Marshall Space Flight Center (MSFC) and Langley Research Center (LaRC) engineers are fine-tuning the Orion Launch Abort System (LAS), with an aim of following in the footsteps of Apollo’s system, but without the “high G jolt” that a crew would have endured when fired free of a failing Saturn V.
The refinements include a pintle nozzle that will be able to alter the thrust of the abort motors, and smoothen the abort for those onboard. One of several advanced technologies that are being employed on the new system.
Huge amounts of VSE related insider news and presentations – THE most comprehensive place to follow Ares/Orion development – are available for download on L2. See list at the end of this article.
The LAS consists of a protective cover that fits over the outer shell of the Orion crew module, an adapter cone and a forward mast assembly (tower). The mast assembly contains three solid rocket motors that handle abort and jettison operations and permit attitude control after separation, and control of the module’s orientation.
Advanced technologies include an innovative reverseflow nozzle for the abort motor, ‘a true departure from Apollo era designs,’ noted MSFC’s Stephen Gaddis, deputy manager of the LAS in the Marshall Star. ‘The reverse-flow nozzle receives fuel injection from underneath, but exhaust gases are rotated 155 degrees to reverse their direction.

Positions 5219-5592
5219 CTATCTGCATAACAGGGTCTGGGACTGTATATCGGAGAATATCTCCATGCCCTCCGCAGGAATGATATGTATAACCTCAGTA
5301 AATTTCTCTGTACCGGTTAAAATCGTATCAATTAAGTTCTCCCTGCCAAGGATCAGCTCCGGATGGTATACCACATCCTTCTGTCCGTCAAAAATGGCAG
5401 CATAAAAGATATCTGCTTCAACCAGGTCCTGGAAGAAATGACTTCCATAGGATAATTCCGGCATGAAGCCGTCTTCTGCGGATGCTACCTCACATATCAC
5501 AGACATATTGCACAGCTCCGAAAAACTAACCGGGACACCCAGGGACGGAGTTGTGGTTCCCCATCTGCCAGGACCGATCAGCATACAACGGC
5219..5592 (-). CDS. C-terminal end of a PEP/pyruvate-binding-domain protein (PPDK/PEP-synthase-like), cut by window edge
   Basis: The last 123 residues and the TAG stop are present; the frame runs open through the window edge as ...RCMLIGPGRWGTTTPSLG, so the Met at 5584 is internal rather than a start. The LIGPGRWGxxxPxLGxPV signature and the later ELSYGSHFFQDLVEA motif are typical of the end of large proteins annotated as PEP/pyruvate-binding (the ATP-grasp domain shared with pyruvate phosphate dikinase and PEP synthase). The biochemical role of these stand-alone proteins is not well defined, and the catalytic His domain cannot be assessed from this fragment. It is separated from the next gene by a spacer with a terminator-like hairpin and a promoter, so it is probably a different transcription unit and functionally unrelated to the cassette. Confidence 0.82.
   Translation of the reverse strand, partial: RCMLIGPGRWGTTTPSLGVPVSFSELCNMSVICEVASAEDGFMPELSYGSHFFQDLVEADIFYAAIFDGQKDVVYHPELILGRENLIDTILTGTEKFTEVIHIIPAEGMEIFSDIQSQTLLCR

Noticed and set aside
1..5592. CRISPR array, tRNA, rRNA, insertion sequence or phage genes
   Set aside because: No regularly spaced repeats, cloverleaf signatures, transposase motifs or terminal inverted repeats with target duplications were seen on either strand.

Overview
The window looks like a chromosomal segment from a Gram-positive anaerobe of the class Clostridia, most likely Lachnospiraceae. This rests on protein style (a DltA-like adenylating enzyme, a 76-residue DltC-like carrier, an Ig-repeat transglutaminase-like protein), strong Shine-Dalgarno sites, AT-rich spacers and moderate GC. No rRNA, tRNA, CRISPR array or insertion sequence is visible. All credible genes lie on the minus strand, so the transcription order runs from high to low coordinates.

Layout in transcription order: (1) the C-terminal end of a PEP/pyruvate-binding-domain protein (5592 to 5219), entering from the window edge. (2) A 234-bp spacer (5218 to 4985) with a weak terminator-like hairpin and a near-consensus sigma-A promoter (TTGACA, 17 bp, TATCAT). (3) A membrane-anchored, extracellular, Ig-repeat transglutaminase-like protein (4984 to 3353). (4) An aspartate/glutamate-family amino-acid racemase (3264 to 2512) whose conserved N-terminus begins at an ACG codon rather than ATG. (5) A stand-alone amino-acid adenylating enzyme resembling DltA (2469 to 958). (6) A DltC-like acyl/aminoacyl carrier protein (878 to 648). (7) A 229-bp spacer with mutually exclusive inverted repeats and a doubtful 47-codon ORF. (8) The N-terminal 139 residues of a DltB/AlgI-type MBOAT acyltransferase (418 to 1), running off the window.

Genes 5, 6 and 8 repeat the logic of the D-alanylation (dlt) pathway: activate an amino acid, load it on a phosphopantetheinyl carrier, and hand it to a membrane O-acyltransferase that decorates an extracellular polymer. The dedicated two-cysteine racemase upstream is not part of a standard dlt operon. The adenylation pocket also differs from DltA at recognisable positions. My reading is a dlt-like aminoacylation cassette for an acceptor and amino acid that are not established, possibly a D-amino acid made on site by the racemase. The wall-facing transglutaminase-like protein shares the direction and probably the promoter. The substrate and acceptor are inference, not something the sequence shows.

‘This prevents the abort motor from washing the capsule shield with flame as it fires. The reverse-flow nozzle also will cut the weight compared to the Apollo-era design.
‘Weâ€™re working as hard as possible to perfect a state-of-the-art system we hope NASA never needs to use.’
Despite the appearance of the system, the difference between its use on Ares/Orion and Apollo will come via the advances in engineering and lessons learned from the Apollo era – while staying true to the role the old system carried out.
‘(The new LAS) will be less harrowing,’ noted Gaddis. ‘The Apollo (escape system) was a pretty rough ride, capable of pulling up to six G’s in a matter of seconds, or six times standard Earth gravity. The new system will have an active control motor, which provides a much smoother ride and increases crew safety.
‘We want to protect not just our crews’ lives, but their long-term health and physical wellbeing as well.’
The Marshall team is also developing a pintle nozzle for the attitude control motor. This will allow the LAS to carry out an abort with a much smoother ejection from the failing vehicle, and the alignment for parachute deployment.
Now being tested by Aerojet Corp. of Sacramento, California, the pintle nozzle enables the system to automatically alter the motor’s thrust pressure. This helps steady and align the module, prior to the point where the parachutes are fired out of their holders – minimizing jarring of the crew onboard.
With the first Ares test set to take place in 2009 – although that may be delayed due to serious budget problems being suffered by NASA Constellation – the Ares I-1(R) test flight won’t be the first major test conducted by engineers. That first test will be the live firing of the LAS at White Sands Missile Range in New Mexico in 2008.